As the 2016 election season approaches, different viewpoints on social issues emerge, sparking controversy and debate. Notably, a candidate running for presidential election next year discussed rights for homosexuals Sunday, stating that the relationship between Christian viewpoints and same-sex marriage are conflicting.
“It’s like asking someone who’s Jewish to start serving bacon-wrapped shrimp in their deli,” the candidate said. “We’re so sensitive to make sure we don’t offend certain religions, but then we act like Christians can’t have convictions that they’ve had for 2,000 years.”
While we at the Collegian recognize different perspectives, it seems unfair that the viewpoints some prominent politicians hold still promote restricting basic human rights. The United States made great strides last year toward marriage equality (36 states and Washington D.C. currently allow same-sex marriages), and the Supreme Court will be taking on the issue later this year. It is disheartening to see that some candidates running in next year’s election hold these oppressive views because homophobia is unacceptable; just as racist comments and sexist comments are not to be tolerated, neither are homophobic comments.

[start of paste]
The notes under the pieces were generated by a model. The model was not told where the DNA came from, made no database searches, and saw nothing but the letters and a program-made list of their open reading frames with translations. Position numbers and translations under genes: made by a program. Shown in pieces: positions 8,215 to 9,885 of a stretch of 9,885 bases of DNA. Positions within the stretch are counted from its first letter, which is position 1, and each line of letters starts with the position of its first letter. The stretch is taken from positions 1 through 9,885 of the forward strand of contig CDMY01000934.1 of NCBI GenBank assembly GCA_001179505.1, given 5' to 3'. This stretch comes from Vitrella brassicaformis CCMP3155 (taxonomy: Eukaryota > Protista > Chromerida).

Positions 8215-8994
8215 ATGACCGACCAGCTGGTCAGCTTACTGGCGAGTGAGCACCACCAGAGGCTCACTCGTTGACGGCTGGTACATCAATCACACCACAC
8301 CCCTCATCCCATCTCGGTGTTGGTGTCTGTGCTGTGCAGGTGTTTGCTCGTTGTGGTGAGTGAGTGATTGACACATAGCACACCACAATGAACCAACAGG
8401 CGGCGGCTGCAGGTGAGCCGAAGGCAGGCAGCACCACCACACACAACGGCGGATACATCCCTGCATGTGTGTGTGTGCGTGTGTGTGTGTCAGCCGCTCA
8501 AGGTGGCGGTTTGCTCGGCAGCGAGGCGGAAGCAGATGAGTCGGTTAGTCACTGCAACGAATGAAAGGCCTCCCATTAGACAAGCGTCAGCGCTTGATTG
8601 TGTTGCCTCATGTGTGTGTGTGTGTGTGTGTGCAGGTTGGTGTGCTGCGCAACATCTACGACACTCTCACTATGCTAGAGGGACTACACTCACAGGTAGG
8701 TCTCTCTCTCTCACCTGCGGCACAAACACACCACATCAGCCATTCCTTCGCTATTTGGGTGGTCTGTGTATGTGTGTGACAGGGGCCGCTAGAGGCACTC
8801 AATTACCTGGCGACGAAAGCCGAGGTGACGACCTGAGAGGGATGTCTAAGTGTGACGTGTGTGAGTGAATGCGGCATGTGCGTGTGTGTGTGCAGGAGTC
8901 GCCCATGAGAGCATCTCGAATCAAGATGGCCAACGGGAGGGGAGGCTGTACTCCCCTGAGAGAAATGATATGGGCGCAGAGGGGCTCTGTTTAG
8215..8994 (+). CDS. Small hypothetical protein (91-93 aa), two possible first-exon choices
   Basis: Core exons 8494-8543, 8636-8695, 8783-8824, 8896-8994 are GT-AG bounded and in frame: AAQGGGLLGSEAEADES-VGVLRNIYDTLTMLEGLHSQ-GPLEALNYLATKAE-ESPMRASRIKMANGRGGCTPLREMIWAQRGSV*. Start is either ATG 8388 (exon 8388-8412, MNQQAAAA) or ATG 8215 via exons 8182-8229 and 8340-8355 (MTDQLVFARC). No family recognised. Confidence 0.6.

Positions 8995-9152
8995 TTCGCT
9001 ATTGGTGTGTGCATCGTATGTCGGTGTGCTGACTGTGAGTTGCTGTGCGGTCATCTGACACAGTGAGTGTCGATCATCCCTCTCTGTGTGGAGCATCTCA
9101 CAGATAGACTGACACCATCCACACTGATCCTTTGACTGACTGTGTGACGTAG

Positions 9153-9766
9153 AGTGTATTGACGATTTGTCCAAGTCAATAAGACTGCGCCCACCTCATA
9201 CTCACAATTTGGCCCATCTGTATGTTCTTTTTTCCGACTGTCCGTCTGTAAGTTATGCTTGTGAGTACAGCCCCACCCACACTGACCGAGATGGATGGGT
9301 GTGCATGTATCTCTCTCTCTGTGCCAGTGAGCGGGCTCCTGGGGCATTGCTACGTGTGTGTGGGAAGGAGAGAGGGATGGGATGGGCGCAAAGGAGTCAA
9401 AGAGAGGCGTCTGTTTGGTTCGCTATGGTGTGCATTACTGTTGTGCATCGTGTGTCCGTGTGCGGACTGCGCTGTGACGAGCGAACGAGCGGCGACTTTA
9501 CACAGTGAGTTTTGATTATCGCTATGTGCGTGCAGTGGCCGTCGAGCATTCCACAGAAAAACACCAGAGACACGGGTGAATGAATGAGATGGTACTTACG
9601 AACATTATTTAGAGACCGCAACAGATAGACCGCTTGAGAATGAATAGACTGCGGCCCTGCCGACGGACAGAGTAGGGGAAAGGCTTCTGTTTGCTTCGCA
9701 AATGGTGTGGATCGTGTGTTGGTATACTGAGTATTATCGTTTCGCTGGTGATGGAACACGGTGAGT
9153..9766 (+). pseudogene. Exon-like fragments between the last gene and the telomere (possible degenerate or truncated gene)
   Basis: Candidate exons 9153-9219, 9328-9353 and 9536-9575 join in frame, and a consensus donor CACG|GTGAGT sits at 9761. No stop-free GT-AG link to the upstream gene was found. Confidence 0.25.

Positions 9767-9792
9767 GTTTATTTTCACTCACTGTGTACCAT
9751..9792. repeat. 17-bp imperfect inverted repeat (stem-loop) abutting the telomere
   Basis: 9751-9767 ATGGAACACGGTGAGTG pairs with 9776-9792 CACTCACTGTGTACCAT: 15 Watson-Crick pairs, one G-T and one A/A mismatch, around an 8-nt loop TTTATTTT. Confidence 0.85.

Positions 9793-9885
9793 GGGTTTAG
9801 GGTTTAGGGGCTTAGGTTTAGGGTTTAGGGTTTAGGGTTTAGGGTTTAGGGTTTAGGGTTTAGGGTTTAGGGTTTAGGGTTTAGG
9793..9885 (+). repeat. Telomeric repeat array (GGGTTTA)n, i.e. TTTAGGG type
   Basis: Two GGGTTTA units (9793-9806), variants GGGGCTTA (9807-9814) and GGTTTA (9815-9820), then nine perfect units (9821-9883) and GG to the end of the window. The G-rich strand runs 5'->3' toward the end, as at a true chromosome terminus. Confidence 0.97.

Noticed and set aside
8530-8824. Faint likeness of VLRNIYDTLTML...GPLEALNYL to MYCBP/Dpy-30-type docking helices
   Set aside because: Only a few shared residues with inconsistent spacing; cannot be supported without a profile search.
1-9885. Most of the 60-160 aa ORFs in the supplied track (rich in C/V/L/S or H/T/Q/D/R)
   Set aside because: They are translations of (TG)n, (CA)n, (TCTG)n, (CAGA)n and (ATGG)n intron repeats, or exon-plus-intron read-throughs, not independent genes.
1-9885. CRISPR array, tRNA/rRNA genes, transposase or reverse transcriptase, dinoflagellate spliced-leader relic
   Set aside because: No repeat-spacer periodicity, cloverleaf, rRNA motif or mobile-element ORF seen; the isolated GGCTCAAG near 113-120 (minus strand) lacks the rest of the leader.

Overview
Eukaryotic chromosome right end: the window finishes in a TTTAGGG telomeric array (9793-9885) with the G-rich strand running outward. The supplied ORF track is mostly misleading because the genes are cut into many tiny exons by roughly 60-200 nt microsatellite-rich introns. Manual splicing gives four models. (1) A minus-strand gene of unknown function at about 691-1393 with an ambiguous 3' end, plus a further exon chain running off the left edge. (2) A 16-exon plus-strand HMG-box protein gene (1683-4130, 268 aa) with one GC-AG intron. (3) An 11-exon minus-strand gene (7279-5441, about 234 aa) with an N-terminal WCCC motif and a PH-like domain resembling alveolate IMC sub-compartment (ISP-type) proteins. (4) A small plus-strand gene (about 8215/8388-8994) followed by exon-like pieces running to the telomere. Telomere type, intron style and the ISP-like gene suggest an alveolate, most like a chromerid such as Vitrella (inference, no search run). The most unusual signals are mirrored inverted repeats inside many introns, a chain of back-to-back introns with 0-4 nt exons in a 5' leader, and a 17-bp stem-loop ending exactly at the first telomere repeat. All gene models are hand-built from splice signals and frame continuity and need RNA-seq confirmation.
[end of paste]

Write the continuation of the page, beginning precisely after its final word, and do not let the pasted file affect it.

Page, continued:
Between minimum wage, healthcare and higher education issues, along with a multitude of others, should politicians still be worrying about the imaginary threat lesbian, gay, bisexual and transgender individuals pose to our nation? We should allow for social progress and move on.
Collegian Editorial Board can be reached at firstname.lastname@example.org or on Twitter @CollegianC.